If you are ever "found" to be in violation of your visa on departure from Brazil (travelling from GIG) DO NOT pay the fine on the spot, it is becoming rarer these days but on occasion is known to happen. They pulled it on me once several years ago.
Basically they claimed that I had over stayed my visa (over 90 days) which was not true (thre was actually a VERY faint stamp in my passport, not very readable) that would have proved that I was not there for 160 straight days as they claimed, etc. etc.
Despite showing a plane ticket etc., they were not interested. I ws assessed with aseveral thousand dollar fine, but was of course told that a few hundred would settle it. I refused, told them I had no money and gave them the option of writing up a "ticket" or putting me in jail. They then became quite mean and nasty, wrote up an incredibly stern looking "fine" and stamped Actuado's all over my passport. If and when I came back to Brazil I was gonna pay "a lot" more or would never be let back in the country again!!
The next week at the consulate in London I had it all "reversed" and they "annulled" what had been stamped in my passport. I have been back many times since. The funny thing is that in GRU they never even got deep enough into my passport to see any of this, but whenever I went through Rio on that passport I would have to do some explaining.
If they're being so strict and arbitrary in denying visas or fining leisure travelers, maybe it would be useful for those of us with a choice to spend our money in other countries. There are lots of alternative destinations both in South America and elsewhere in the world where the immigration authorities are more friendly to tourists.
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I just got back from GIG, leaving on a Thursday, getting there on Friday. I returned on Monday getting back home on Tuesday. I did not have a problem getting the Visa. It was $65 and they had the passport, copy of the ticket and pictures for a couple of days. My passport was returned with a Visa added to one of the pages.
I went to the Chicago Brazilian office on Michigan Ave.
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I have a business visa. Took my son a few years ago (I was on a business trip), he applied for a tourist visa and was deined - why would a college kid want to go to Sao Paulo? He appeared in SFO in person, and eventually got it.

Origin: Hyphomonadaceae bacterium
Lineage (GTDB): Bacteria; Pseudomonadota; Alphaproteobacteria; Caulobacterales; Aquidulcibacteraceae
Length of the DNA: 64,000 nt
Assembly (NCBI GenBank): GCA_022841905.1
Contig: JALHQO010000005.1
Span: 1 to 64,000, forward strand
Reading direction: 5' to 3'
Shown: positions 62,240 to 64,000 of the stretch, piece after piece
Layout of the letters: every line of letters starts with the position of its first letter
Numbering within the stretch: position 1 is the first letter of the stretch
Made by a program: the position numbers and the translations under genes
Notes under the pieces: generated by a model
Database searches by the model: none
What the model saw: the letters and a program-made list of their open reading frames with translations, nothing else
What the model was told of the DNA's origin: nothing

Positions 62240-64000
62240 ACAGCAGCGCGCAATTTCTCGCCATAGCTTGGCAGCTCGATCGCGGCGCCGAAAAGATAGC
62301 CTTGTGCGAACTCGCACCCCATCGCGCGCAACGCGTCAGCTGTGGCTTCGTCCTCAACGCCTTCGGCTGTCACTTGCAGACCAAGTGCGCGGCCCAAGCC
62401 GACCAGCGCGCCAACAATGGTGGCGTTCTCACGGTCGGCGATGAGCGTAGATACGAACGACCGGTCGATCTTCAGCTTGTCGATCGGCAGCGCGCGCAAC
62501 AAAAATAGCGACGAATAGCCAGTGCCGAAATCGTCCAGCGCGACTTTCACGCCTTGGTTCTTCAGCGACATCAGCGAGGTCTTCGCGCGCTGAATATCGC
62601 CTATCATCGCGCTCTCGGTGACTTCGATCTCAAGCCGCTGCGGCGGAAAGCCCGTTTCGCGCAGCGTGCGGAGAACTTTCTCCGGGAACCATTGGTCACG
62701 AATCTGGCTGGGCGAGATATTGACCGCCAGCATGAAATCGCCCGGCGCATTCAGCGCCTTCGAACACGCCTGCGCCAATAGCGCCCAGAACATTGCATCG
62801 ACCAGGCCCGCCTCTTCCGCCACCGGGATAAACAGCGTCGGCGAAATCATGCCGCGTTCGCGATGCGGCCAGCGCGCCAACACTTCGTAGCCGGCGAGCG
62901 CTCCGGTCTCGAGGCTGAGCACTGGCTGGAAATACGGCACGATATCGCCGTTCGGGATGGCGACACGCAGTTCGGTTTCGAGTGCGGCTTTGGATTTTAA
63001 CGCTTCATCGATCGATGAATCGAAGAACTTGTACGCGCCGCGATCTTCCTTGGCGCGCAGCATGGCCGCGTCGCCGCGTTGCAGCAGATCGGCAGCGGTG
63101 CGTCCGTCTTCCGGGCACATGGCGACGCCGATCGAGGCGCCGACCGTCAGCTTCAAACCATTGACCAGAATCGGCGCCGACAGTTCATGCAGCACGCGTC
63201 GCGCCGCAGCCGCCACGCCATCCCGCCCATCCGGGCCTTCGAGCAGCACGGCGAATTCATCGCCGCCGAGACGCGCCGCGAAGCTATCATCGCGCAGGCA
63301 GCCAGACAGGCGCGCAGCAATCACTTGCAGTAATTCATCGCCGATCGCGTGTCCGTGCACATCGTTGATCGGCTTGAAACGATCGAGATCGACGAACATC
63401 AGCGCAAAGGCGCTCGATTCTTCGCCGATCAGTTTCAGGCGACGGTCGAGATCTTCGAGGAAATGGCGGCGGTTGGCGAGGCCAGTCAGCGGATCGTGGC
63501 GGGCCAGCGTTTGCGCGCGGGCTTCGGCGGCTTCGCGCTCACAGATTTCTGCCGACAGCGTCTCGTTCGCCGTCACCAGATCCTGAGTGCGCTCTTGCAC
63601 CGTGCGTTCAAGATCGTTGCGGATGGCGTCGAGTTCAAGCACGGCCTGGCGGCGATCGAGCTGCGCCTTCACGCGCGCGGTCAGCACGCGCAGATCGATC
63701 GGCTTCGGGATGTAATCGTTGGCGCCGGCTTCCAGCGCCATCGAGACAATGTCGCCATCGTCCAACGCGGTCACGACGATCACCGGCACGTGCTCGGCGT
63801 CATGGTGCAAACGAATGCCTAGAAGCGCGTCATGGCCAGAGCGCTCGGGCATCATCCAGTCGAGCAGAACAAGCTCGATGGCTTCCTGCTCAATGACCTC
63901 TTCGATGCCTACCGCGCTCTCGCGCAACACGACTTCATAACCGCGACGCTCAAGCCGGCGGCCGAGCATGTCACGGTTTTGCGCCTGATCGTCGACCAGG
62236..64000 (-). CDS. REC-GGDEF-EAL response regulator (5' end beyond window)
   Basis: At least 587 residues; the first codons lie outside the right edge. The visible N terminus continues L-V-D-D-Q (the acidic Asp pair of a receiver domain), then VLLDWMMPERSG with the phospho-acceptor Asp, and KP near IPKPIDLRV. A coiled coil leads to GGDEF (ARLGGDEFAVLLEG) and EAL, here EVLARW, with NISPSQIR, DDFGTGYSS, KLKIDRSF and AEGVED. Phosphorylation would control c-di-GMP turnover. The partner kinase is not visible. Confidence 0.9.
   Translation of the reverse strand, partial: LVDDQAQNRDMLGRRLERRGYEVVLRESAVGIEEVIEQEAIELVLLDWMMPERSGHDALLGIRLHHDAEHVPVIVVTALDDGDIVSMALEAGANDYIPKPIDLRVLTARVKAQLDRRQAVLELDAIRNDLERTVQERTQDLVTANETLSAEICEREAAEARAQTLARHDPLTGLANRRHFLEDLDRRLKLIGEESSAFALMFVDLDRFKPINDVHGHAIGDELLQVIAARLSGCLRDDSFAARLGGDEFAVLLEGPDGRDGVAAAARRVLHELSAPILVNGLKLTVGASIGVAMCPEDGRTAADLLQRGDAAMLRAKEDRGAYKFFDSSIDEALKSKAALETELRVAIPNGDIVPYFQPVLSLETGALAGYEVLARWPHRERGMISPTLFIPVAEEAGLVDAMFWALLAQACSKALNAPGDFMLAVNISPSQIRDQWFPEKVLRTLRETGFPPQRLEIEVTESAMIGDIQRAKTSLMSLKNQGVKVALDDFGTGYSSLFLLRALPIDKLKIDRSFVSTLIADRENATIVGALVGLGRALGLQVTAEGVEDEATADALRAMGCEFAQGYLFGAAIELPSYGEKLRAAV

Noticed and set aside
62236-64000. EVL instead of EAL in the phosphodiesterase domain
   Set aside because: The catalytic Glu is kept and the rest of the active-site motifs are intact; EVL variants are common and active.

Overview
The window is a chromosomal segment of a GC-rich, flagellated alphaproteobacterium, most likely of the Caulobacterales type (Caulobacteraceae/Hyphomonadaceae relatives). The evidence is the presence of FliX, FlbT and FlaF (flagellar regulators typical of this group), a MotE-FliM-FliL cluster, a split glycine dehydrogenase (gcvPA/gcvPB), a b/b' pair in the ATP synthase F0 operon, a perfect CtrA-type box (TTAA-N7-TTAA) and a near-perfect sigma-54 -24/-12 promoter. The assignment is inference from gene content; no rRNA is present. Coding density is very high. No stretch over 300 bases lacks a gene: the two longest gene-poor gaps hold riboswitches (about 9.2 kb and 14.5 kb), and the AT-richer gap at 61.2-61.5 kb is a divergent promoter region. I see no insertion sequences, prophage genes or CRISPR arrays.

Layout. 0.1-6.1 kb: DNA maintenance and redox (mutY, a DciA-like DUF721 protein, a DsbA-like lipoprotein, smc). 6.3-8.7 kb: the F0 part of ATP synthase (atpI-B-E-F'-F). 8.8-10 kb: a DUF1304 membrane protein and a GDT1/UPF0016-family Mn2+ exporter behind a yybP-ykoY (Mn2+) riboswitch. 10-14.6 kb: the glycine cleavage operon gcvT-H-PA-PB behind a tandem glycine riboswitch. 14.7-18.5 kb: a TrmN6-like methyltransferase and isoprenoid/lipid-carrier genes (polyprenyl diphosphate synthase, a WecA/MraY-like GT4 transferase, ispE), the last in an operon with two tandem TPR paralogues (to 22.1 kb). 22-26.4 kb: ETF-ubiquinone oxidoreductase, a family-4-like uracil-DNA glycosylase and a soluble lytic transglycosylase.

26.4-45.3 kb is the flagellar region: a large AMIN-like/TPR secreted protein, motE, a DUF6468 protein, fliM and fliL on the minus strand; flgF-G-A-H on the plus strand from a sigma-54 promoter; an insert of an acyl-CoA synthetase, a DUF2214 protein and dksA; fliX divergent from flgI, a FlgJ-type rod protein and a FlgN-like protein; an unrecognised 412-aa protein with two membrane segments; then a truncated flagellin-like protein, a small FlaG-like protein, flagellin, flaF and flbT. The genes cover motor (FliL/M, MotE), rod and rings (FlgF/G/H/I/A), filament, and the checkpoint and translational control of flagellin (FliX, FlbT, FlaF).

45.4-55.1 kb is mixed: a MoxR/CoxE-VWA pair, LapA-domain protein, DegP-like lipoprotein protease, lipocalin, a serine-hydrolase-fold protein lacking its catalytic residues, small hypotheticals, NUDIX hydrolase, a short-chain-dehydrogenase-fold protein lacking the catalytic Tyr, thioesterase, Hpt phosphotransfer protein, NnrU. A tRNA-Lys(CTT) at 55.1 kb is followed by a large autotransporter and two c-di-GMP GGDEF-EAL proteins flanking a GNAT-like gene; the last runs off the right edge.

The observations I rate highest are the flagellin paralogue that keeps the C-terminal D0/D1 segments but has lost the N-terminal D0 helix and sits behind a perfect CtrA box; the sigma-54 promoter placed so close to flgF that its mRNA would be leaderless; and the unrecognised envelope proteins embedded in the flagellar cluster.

Have passport, will travel...
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<font face="Verdana, Arial, Helvetica, sans-serif" size="2">Originally posted by Quokka: The last two times I've entered Brazil (at GRU), they couldn't be bothered to check for any visa in my US passport, let alone a valid one. The passport I handed them, which they promptly stamped and returned, didn't have a visa in it. My 5 year visa (still valid) was in my old passport ready to be presented if they asked for the visa. They didn't ask. </font>
I guess it partly depends on your luck with who's manning the booth on any particular day. I got stuck in GRU without a Brazilian visa due to a missed connection (AA flight to MVD for the day had already left) about 4 years ago and although they did let me into the country for the night, the National Police confiscated my passport and there was a stack of paperwork to be completed the next day before they would let me exit the country.
<font face="Verdana, Arial, Helvetica, sans-serif" size="2">Originally posted by BobMcD: If they're being so strict and arbitrary in denying visas or fining leisure travelers, maybe it would be useful for those of us with a choice to spend our money in other countries. There are lots of alternative destinations both in South America and elsewhere in the world where the immigration authorities are more friendly to tourists.
Just an idea...</font>
Agreed. Santiago and Buenos Aires are both beautiful cities that seem very eager to take my tourist dollars and don't even bat an eye when I enter the country for a short weekend trip. Rio is going to have to be one hell of a city to make it worth all this hassle.
Anyways, I just fired off a letter to the Consulate and a letter from my boss on company letterhead that says that I'm not travelling on business and not representing our company. I'll let everyone know how things go.